There is power in the construct when SaltStack provides hooks (such as “on fail” or “on change”) into a declarative routine that allow it to fork the routine in the middle of a configuration management run if it fails at first but might work if tried a different way. SaltStack pre-requisite is another example of this. A pre-requisite does a thing to a system but only does the thing if something else is going to happen in the future. It is in-line predictive analysis in an idempotent way. It asks the question, “Am I about to deploy code? Yes? Then let’s take this server out of the load balancer or shut down Apache, but only if I’m going to make a change to the system.” Or the SaltStack “fail hard” flag further gives power to imperative configuration management by altering the flow of how things get deployed, instead of just bailing on the routine.

Using SaltStack to install a LAMP stack on Red Hat

A simple scenario for SaltStack configuration management is installing a LAMP stack. While more complete formulae exist in the SaltStack formulas organization on GitHub (https://github.com/saltstack-formulas), this example should sufficently demonstrate the basics of a formula which is a pre-written Salt state for configuration management of a specific resource. SaltStack formulas and states can be used for tasks such as installing a package, configuring and starting a service, setting up users or permissions, and many other common tasks.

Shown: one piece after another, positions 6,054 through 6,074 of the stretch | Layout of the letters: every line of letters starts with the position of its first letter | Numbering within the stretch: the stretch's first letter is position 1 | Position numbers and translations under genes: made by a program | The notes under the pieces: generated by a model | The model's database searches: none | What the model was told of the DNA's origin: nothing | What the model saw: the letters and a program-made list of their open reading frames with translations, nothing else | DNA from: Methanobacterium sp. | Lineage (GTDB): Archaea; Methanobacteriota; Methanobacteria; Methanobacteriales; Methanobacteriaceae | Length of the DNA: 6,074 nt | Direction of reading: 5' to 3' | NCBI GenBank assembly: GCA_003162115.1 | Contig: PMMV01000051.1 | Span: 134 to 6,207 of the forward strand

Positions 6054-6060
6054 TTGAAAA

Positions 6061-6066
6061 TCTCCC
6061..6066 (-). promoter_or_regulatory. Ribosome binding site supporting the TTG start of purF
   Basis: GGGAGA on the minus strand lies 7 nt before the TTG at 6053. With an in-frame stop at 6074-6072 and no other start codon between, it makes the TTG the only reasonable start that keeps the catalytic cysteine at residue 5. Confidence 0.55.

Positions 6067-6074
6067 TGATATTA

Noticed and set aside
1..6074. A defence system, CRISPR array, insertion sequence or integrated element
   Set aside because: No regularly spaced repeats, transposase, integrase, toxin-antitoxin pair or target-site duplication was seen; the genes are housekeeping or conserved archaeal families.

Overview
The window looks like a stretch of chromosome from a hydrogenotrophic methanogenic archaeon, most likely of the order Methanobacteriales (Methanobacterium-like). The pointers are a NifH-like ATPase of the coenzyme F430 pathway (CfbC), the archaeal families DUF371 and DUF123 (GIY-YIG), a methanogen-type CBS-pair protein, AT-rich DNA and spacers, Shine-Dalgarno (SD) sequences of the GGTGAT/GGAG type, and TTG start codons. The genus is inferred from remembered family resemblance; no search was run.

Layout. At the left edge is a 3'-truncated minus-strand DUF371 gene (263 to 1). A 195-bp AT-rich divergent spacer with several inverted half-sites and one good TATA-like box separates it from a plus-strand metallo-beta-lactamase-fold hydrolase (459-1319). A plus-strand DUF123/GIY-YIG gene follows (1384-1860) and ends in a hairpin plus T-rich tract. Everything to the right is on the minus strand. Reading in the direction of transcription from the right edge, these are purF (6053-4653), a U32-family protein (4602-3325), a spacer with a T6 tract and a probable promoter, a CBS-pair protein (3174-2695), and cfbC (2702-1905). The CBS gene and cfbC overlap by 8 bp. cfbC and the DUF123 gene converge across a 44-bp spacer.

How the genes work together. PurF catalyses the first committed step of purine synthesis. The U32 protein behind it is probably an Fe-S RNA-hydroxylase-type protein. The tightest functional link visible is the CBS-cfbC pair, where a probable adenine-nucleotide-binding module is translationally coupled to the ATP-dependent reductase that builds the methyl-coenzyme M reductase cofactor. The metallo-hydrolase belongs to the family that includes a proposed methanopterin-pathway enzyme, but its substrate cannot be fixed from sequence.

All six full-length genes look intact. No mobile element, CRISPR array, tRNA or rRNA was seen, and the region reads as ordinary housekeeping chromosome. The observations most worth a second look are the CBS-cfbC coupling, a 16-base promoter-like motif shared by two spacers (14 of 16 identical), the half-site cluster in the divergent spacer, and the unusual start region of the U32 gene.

Because this example is designed for Red Hat Linux-based environments, which include Python 2.6 as part of the current base installation, the Linux and the Python part are already finished. All that needs to be done is to set up an Apache web server, and a MySQL database server for the web application to use.

Before starting, ensure that the /srv/salt/ directory exists on the server.

Because a web application needs its database server to be installed before it can be functional, we will define the database server first.

# /srv/salt/mysql.sls
mysql:
 pkg.installed:
  - name: mysql-server
 service.running:
  - enable: True
  - require:
   - pkg: mysql-server

Because this example does not include any files other than the declaration, we can store it simply as /srv/salt/mysql.sls. However, the Apache installation is more complex, because it includes a configuration file. This file is copied up to the web server using the file.managed function, which supports enhanced functionality such as templating. To accommodate this, create an apache/ directory inside of /srv/salt/, with the following file:

# /srv/salt/apache/init.sls
httpd:
 pkg.installed:
  - name: httpd
   - file: httpd
 service.running:
  - enable: True
  - require:
   - pkg: httpd
 file.managed:
  - name: /etc/conf/httpd/httpd.conf
  - source: salt://httpd/httpd.conf
  - require:
   - pkg: httpd

Because more files are involved in this formula, we create an entire directory to store them in. This directory includes an init.sls, as well as a copy of the httpd.conf file that is being managed. These are now tied together with a top.sls file: